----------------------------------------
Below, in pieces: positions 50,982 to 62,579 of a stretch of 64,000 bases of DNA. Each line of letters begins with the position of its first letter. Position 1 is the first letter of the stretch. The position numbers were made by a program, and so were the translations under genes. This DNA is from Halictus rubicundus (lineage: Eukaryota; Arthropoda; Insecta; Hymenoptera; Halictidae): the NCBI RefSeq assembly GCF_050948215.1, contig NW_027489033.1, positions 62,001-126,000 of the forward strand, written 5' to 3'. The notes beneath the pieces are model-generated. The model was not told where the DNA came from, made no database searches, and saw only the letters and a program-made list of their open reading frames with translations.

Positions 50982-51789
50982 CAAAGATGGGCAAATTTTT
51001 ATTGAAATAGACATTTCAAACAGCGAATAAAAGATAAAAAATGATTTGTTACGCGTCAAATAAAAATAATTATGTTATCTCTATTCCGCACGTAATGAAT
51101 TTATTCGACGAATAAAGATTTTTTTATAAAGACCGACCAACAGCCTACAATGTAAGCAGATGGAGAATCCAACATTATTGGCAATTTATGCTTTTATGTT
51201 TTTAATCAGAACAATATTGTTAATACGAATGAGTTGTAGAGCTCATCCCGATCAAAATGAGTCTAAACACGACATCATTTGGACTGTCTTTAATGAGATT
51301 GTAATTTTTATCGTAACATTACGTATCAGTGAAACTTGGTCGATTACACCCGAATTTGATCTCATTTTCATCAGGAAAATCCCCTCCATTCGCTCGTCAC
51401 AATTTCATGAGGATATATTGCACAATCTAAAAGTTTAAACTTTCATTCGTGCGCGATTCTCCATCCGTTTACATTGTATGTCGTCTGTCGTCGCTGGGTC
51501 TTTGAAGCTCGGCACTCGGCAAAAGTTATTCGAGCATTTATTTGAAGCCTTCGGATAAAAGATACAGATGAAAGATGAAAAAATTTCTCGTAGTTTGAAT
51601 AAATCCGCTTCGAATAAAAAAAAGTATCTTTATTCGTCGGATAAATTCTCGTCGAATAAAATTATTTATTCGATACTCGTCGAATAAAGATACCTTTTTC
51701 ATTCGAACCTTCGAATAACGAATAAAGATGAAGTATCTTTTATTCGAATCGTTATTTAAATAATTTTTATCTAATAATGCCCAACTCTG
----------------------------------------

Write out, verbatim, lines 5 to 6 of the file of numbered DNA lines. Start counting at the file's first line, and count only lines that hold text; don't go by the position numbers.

51101 TTATTCGACGAATAAAGATTTTTTTATAAAGACCGACCAACAGCCTACAATGTAAGCAGATGGAGAATCCAACATTATTGGCAATTTATGCTTTTATGTT
51201 TTTAATCAGAACAATATTGTTAATACGAATGAGTTGTAGAGCTCATCCCGATCAAAATGAGTCTAAACACGACATCATTTGGACTGTCTTTAATGAGATT